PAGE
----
Non-Communicable Diseases, including cancer and diabetes, are among the World Health Organization’s “Ten threats to global health”. Worldwide, some 18 million people develop cancer every year , and 463 million people live with diabetes (PwDs), many of whom will also develop cancer or live with another NCD at some point in their life.
It is estimated that about 1 in 5 people with cancer (20%) also have diabetes. Some types of cancer, such as pancreas, primary liver cancer and bowel cancer, can increase the risk of developing diabetes and people with diabetes are more at risk of developing certain types of cancer, such as cervix and stomach for type 1 diabetes whilst people with type 2 diabetes have an increased risk of developing liver, pancreatic, colorectal, endometrial, breast and bladder cancer .
On this World Cancer Day, the European region of the International Diabetes Federation (IDF Europe) calls for action to tackle the predicted rapid increase of these two pandemics and the burden of their complications. As cancer and diabetes share many common risk factors, efficient prevention strategies and policies addressing social, environmental and commercial determinants of health must be prioritized on the public health agenda at the national, regional and international levels.
Conducive environments for adopting healthy lifestyles, opportunities for early diagnosis, clinical assistance to manage the two conditions, education programmes for patients and healthcare providers, and the availability of community support should be encouraged by governments, as we aim, together, to inspire responsible behaviour in all individuals. This cross-cutting approach will also greatly contribute to achieve World Cancer Day’s motto “I am and I will”.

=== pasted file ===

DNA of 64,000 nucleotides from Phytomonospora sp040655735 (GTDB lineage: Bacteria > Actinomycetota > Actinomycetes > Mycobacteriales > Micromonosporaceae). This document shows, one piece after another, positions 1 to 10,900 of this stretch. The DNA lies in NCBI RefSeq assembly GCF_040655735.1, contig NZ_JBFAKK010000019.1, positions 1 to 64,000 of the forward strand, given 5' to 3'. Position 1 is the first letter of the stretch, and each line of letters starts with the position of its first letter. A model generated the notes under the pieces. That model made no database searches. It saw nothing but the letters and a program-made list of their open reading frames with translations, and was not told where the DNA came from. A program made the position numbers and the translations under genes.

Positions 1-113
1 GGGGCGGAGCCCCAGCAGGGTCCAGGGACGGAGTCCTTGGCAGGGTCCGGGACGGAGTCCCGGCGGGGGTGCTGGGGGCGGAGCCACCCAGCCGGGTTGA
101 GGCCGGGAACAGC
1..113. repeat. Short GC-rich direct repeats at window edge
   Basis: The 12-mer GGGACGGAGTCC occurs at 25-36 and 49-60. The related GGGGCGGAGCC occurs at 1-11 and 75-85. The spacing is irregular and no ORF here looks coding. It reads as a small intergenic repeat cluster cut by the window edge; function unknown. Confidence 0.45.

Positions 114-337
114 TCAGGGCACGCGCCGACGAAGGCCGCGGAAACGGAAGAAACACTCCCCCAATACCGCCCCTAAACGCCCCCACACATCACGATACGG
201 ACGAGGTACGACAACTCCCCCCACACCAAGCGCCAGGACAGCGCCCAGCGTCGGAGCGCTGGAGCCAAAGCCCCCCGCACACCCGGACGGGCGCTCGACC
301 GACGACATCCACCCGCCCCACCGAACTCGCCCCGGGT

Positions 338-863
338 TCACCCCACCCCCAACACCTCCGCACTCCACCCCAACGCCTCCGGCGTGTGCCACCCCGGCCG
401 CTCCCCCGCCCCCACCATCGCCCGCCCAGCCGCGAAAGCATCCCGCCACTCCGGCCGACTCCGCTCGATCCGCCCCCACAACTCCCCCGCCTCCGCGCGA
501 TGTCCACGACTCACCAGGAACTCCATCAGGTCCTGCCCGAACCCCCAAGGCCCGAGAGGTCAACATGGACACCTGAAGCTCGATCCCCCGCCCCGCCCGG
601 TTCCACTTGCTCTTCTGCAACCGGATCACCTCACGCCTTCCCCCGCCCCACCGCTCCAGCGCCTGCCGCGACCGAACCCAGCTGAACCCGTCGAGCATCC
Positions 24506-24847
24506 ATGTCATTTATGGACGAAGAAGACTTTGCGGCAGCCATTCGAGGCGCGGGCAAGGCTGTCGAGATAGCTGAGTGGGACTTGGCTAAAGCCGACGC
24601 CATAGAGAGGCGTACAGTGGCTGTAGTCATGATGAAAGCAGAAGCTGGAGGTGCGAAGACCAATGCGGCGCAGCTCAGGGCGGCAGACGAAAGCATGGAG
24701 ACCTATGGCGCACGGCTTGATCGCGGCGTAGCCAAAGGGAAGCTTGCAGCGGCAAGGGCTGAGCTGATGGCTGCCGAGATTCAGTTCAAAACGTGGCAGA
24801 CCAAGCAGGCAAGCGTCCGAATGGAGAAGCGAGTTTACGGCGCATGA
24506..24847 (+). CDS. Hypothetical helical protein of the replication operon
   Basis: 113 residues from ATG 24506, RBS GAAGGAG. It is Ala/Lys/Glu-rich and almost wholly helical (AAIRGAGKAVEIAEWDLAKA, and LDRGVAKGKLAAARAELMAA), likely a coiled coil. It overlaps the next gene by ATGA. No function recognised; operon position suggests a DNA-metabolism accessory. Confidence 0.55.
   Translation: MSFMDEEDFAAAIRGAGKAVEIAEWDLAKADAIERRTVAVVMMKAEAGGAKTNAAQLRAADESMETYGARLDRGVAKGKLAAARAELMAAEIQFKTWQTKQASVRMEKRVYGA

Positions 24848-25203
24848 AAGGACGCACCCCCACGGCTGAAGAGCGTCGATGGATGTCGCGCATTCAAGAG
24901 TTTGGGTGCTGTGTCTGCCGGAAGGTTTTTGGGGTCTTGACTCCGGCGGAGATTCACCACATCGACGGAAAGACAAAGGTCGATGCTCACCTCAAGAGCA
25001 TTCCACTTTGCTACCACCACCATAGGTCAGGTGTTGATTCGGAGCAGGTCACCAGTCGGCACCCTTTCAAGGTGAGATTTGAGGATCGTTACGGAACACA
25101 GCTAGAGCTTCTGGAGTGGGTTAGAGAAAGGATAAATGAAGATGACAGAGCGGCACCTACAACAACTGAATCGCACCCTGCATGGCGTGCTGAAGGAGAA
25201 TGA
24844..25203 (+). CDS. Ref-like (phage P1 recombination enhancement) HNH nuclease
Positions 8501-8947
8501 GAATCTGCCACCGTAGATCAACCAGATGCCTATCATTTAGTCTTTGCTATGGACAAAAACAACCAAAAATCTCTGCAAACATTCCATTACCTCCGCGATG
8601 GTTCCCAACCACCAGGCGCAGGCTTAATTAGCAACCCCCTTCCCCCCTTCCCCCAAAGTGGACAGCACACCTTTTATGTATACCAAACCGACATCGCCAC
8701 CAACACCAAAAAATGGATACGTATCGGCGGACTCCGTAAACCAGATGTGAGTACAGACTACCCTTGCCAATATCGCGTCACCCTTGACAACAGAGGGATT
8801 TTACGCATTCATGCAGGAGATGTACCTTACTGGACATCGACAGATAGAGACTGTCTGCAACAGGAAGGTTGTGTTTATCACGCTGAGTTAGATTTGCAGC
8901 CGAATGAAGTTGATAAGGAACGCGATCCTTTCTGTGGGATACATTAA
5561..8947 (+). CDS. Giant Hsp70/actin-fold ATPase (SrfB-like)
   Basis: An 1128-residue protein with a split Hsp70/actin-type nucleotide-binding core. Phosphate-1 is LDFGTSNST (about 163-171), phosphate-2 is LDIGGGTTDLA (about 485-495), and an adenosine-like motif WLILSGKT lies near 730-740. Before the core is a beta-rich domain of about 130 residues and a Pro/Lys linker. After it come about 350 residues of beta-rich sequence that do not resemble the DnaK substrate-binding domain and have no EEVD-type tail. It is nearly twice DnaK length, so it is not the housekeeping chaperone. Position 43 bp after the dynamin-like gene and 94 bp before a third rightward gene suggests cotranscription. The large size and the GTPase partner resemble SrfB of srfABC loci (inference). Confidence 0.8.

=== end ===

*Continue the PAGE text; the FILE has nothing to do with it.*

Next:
“Having dealt with type 1 diabetes for more than half my life, I felt I was better prepared for the ups and downs that being diagnosed with brain cancer in my twenties entailed. Being educated, empowered, emotionally equipped and supported helped me tackle an additional NCD. In living with both conditions, however, I have seen first-hand that we need to start treating people like more than just a collection of organs. We need a person-centered healthcare that also focuses on supporting, educating, and engaging patients, and takes into account that they might be living with more than one condition”, says Cajsa Lindberg, President of the Swedish Diabetes Association, NCD advocate, lived experience of type 1 diabetes and brain cancer
This statement is echoed by Dr José Manuel Boavida – President of APDP Diabetes Portugal, and member of the Board of IDF Europe who confirms that “The fight against cancer in people with diabetes is much better achieved by people who have good education about the disease and can avail themselves of emotional support. This knowledge and support increases self-esteem and a sense of control over one’s life, and helps adopt a positive outlook in the struggle against the disease”.
On this 20th World Cancer Day, the diabetes community adds it voice to the international cancer community in inspiring changes, challenging perceptions, increasing engagement and implementing prevention and care at individual, national and international levels.
We wish you all a successful World Cancer Day! pdf available here: World Cancer Day 2020